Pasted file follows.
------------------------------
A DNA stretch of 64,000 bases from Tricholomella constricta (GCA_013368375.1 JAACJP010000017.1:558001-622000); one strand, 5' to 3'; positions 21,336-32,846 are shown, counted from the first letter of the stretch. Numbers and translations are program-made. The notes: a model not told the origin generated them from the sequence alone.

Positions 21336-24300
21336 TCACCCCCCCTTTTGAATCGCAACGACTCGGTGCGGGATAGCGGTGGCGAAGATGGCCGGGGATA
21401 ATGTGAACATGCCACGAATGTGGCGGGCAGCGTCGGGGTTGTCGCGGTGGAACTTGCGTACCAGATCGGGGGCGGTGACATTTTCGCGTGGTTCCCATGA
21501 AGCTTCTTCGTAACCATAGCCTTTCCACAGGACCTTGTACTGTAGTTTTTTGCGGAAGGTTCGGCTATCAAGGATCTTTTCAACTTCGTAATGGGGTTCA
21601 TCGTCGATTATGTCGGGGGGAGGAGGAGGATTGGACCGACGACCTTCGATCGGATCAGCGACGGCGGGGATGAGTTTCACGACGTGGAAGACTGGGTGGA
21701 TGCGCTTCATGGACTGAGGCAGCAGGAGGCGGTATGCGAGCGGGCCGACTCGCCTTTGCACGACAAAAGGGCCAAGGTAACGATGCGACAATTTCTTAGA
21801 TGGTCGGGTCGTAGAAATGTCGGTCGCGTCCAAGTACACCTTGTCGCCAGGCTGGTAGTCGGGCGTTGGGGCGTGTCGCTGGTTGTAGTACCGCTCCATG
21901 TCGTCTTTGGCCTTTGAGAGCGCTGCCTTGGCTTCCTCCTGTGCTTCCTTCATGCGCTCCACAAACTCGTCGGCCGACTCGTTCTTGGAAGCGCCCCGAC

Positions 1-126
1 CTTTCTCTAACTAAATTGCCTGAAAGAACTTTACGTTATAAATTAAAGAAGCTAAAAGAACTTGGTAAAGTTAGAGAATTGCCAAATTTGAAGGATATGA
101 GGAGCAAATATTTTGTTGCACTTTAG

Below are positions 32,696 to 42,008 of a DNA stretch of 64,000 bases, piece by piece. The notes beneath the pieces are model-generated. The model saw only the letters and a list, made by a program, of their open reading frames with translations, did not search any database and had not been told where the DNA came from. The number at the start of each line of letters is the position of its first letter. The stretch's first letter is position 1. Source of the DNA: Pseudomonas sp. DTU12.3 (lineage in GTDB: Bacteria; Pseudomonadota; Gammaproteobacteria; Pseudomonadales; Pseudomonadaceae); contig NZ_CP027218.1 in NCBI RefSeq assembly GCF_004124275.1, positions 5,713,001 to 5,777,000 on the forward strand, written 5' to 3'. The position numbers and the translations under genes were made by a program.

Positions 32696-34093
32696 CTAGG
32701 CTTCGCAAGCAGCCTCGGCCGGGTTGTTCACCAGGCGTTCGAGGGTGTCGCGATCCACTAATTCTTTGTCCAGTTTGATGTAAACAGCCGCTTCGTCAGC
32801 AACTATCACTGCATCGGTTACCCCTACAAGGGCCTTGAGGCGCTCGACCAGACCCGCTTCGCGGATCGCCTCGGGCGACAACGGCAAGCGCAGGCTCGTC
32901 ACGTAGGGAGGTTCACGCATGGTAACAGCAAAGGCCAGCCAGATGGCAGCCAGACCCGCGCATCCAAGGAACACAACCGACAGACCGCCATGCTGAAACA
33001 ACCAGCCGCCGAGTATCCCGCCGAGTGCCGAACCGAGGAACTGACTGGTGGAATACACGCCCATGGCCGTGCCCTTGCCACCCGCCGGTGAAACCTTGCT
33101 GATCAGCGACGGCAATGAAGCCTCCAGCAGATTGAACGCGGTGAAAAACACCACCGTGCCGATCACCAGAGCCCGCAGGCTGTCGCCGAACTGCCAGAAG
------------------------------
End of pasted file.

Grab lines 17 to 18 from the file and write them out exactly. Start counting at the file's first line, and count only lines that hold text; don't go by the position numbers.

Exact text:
32801 AACTATCACTGCATCGGTTACCCCTACAAGGGCCTTGAGGCGCTCGACCAGACCCGCTTCGCGGATCGCCTCGGGCGACAACGGCAAGCGCAGGCTCGTC
32901 ACGTAGGGAGGTTCACGCATGGTAACAGCAAAGGCCAGCCAGATGGCAGCCAGACCCGCGCATCCAAGGAACACAACCGACAGACCGCCATGCTGAAACA